Lent brings out three kinds of people: (1) Lovers of Lent – those who can’t wait to make the sacrifices called for; (2) Haters of Lent – those who dread giving up meat and other things; and (3) “Tweeners” – those eager to beef up their spiritual life. Forty days seems like a long time, but forty is a sacred number: Moses on Sinai for 40 days, the Israelites in the desert for 40 years; Jesus likewise in the desert for 40 days. Lent is an opportunity for us to draw closer to God, to experience the Holy Spirit more fully in our lives, to invite Jesus in to heal us. Giving up things means that we create more room for God – it’s a means to the end. But we mustn’t go to extremes or show off, as the gospel reading reminds us. Lent is a time for prayer, almsgiving, sacrifice. It’s really not as long a time as it may seem – and the glory of Easter is just around the corner!

Which part of the service was like being in heaven?
The fact that a religious service was taking place on the campus of a public college was heavenly enough.

And which part was like being in... er... the other place?
But let’s talk about the makeshift tat, shall we? There was no missal stand – the priest propped up the missal on the leather cover of his mass kit. He used holy water from a plastic bottle to bless the ashes, and he made his chalice with water and wine likewise from plastic bottles – there were no cruets. Neither was there a lavabo bowl – the priest performed his ablutions from the plastic water bottle. A moment of pre-planning on the part of the Catholic Outreach Club could have remedied all of that. Surely they could have borrowed a book stand from the library, and a set of cruets and a glass bowl from the cafeteria. And why did the server not bring the water and wine to the priest when he made his chalice, and pour water over his fingers for him at the lavabo? Truth be told, he did little else than hold the missal while the priest read the collect and blessed the ashes.

What happened when you hung around after the service looking lost?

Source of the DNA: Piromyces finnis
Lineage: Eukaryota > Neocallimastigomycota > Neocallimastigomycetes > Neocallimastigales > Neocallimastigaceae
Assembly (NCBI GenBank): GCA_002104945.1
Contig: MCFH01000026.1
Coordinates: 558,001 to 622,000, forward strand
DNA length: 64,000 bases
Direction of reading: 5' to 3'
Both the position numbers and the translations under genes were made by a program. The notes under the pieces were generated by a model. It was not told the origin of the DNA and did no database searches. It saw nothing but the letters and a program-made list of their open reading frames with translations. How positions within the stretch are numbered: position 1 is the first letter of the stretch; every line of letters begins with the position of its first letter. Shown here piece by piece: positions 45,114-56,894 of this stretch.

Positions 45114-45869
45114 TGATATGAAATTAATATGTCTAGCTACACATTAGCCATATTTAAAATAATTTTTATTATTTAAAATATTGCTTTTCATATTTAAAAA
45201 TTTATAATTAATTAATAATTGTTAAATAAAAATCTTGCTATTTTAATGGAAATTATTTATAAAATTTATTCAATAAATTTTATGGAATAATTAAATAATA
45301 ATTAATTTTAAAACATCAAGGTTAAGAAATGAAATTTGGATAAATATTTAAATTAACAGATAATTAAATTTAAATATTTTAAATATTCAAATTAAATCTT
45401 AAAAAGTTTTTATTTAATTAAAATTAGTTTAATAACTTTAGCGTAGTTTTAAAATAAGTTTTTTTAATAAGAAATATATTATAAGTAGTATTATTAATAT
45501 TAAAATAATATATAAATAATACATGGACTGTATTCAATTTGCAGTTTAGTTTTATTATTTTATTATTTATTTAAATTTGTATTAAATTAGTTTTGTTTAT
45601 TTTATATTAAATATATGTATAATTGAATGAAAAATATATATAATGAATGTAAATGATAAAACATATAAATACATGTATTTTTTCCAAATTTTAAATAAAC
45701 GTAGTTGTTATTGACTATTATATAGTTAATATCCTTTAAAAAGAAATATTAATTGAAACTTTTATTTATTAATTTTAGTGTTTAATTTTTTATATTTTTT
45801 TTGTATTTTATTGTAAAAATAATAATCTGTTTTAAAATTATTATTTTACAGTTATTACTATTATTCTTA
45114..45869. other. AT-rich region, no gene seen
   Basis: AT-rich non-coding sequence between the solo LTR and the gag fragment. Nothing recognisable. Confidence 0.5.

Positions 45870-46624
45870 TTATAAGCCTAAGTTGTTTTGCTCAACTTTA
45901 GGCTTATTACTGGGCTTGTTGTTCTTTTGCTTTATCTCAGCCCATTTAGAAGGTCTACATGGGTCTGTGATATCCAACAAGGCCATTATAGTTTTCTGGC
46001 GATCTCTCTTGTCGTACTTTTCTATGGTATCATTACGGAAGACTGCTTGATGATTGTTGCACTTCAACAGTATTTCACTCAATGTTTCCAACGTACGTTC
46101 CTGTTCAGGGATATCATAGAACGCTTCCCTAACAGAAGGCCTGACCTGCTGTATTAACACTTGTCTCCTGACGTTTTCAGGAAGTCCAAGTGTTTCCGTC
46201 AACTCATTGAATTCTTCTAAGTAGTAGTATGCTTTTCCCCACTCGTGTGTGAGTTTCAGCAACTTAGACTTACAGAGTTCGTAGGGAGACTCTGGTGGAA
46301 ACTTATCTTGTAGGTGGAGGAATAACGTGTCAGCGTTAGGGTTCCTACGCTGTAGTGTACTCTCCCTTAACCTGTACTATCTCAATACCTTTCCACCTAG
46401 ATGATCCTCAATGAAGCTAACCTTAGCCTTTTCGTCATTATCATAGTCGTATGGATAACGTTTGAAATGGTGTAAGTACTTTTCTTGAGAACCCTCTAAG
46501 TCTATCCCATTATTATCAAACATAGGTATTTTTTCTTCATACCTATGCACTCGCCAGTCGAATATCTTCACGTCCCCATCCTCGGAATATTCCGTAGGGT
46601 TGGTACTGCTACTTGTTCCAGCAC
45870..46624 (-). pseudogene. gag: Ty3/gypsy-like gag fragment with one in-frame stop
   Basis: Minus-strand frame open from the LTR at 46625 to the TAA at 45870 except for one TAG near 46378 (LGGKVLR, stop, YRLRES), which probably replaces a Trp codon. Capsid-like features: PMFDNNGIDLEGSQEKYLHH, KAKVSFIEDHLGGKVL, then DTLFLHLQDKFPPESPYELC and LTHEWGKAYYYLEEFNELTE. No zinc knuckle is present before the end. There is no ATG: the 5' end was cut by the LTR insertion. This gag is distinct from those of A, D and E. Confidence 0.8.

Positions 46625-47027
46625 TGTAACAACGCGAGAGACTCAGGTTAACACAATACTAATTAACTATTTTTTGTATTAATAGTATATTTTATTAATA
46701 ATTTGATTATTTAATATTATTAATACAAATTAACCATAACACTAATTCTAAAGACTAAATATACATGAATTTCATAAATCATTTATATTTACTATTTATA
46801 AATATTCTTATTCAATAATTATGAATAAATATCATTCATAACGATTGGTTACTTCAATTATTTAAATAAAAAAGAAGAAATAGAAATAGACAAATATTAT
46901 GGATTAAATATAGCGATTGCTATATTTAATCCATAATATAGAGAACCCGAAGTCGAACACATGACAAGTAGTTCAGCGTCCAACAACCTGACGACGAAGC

There had been no collection, so I left my Mystery Worship calling card tucked underneath the handout on the chair next to me, which had remained vacant, and beat a hasty exit before they started collecting the handouts and discovered the calling card while I was still there.

How would you describe the after-service coffee?
There was none.

How would you feel about making this church your regular (where 10 = ecstatic, 0 = terminal)?
10 – I’m flipping all the cards because I really like the idea of religious ceremonies conducted in public buildings, even though I had reservations about some of the aspects of this particular service. I would gladly attend another such event. I do think, however, that the Catholic Outreach Club missed an opportunity “to develop and create new friendships,” as their website states. I learned about today's service only through a brief announcement made on a closed circuit TV system that the college has set up for that purpose. There was no sign or poster outside the meeting room door advertising what was taking place inside, and there was no other publicity so far as I know.

Did the service make you feel glad to be a Christian?

What one thing will you remember about all this in seven days' time?
The closing hymn, “Lord Jesus, Think On Me,” was very beautiful and moving. I found myself humming it in the Amandamobile on the way home.